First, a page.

A seven-month investigation by the Associated Press and the Oxford Internet Institute, a department at Oxford University, found that China’s rise on Twitter has been powered by an army of fake accounts that have retweeted Chinese diplomats and state media tens of thousands of times, covertly amplifying propaganda that can reach hundreds of millions of people — often without disclosing the fact that the content is government-sponsored. This type of analysis is possible because Twitter makes more of its data available to researchers than other social media platforms routinely do. … Within China’s state network on Twitter, the most referenced accounts belonged to China’s Ministry of Foreign Affairs and its spokespeople, as well as People’s Daily, CGTN, China Daily, and Xinhua, and the most active amplifiers were diplomats, AP network analysis showed. … This manufactured chorus accounted for a significant portion of all the engagement many Chinese diplomats got on Twitter. More than 60% of all retweets for the Chinese embassies in Angola and Greece from June 2020 through January 2021 came from accounts that have been suspended. … The party’s systems for shaping public opinion online go far beyond censorship. Budget documents for Chinese propaganda and cyberspace departments include references to cyber armies, teams of trained online commentators tasked with keeping conversation online aligned with the ruling party’s interests. AP

Five Villagers Killed in Niger Eid Attack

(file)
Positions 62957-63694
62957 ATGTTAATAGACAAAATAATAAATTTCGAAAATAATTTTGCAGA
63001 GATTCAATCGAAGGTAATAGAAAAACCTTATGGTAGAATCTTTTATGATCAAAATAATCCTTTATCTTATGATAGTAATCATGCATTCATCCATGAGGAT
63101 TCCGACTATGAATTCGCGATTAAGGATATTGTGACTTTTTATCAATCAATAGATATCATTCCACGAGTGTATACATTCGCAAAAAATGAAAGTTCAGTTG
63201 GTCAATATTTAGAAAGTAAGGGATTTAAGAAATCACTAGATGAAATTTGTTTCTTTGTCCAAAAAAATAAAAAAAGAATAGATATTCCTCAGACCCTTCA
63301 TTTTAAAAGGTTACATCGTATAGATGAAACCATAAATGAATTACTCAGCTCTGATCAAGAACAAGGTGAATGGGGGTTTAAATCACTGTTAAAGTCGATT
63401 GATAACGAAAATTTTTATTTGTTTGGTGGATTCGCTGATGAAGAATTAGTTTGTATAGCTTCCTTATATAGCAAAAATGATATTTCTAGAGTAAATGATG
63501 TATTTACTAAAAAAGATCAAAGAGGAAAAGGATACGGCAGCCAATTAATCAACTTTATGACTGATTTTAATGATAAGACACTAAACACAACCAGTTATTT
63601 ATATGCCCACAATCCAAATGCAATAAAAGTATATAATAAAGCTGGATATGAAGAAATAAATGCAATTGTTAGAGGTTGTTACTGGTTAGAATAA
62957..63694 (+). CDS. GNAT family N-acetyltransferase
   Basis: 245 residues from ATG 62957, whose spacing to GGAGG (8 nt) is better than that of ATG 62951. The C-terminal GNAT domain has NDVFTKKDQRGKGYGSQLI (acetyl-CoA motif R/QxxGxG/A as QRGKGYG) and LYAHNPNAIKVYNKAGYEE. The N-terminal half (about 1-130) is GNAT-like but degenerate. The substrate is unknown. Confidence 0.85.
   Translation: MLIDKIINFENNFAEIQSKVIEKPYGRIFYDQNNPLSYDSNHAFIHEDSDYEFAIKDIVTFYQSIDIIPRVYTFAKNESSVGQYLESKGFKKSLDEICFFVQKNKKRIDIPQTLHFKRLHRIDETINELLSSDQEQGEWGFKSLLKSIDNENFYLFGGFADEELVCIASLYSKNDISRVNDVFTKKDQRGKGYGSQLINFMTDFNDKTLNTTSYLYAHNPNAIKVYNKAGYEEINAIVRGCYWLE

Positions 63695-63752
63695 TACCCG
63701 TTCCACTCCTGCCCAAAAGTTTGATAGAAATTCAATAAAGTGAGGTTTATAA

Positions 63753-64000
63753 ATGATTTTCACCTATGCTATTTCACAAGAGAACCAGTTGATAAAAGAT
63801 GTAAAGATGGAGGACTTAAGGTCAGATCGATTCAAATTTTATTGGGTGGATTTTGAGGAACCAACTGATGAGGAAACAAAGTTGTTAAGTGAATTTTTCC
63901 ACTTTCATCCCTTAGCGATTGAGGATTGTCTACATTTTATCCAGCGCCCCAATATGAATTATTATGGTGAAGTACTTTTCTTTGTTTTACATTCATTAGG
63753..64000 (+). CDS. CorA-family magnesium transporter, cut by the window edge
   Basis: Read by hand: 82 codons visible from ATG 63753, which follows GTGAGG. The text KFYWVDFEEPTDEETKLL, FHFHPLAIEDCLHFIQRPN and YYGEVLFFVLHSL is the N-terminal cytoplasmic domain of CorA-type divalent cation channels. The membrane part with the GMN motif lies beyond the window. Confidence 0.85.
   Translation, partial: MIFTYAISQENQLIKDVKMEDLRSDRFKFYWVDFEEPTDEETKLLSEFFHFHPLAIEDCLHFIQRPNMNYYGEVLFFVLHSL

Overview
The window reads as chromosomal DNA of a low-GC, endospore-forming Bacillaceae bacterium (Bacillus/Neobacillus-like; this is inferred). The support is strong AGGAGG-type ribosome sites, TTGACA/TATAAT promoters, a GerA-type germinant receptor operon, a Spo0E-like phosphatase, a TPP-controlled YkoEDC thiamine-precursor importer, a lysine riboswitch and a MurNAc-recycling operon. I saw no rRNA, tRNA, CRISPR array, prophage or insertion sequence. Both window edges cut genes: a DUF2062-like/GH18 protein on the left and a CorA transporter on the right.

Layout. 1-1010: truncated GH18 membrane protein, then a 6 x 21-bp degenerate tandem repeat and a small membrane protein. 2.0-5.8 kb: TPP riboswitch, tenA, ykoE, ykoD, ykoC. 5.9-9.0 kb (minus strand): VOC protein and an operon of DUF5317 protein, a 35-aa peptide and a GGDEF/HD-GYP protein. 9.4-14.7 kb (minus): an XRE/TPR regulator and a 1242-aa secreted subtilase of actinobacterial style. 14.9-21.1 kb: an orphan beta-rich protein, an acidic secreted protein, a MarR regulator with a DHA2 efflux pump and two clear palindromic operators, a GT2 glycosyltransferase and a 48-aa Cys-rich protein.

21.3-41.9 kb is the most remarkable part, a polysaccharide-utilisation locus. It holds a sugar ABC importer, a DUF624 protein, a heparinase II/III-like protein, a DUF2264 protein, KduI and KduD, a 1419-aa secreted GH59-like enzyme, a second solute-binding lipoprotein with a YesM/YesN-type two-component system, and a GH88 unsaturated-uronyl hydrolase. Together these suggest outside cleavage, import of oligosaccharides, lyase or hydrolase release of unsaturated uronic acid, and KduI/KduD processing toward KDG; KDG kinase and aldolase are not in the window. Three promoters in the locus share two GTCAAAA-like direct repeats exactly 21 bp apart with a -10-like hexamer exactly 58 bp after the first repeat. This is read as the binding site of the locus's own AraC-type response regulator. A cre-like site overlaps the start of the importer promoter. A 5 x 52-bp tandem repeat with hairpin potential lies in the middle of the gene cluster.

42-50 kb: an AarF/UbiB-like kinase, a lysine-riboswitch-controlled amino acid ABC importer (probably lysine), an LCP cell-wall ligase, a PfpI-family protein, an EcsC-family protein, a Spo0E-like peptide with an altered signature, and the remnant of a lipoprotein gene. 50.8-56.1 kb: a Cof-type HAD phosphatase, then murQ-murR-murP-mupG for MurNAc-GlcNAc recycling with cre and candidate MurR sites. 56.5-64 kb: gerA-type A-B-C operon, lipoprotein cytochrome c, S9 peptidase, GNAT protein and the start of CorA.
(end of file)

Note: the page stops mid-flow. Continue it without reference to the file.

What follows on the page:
Five people were killed on Wednesday in an attack on a village in the western Tillaberi region of Niger, near the border with Mali, as the country celebrated the Eid al-Fitr holiday marking the end of the Muslim fasting month of Ramadan, a local official told AFP. “The attack took place on Wednesday morning in the village of Fantio. The death toll is five dead and two seriously injured,” the official said. The attack was carried out by “terrorists who came on motorbikes,” another local source said, without elaborating. Tillaberi is located in the flashpoint “tri-border” region between Niger, Mali and Burkina Faso, the site of frequent bloody attacks by jihadist groups. Soldiers from the G5 Sahel force comprising Burkina Faso, Chad, Mali, Mauritania and Niger had been dispatched to Fantio and would “stay in the village for a few days at the request of the governor of the region,” a source close to the Tillaberi authorities told AFP. AFP

3 Police Reservists Killed in Attacks in Kenya near Somalia
Three police reservists were killed early Wednesday after Islamic extremists attacked cell phone towers near the border with Somalia in an effort to cripple communication. Al-Qaida-linked militants from the al-Shabab group first attacked a cell phone tower located in northern Mandera County around 2 a.m., leaving two police reservists dead, according to a police report. A few hours later, jihadists killed one other police reservist while trying to blow up another cell phone tower in Wajir County with a rocket-propelled grenade, a police official said. “We repulsed them as they attempted to destroy the masts. Our forces are pursuing them,” said Rono Burnei, the regional police boss. Two other police reservists were wounded in the attack. AP

South Africa COVID Cases Climb, Though Officials Say It’s Not a Third Wave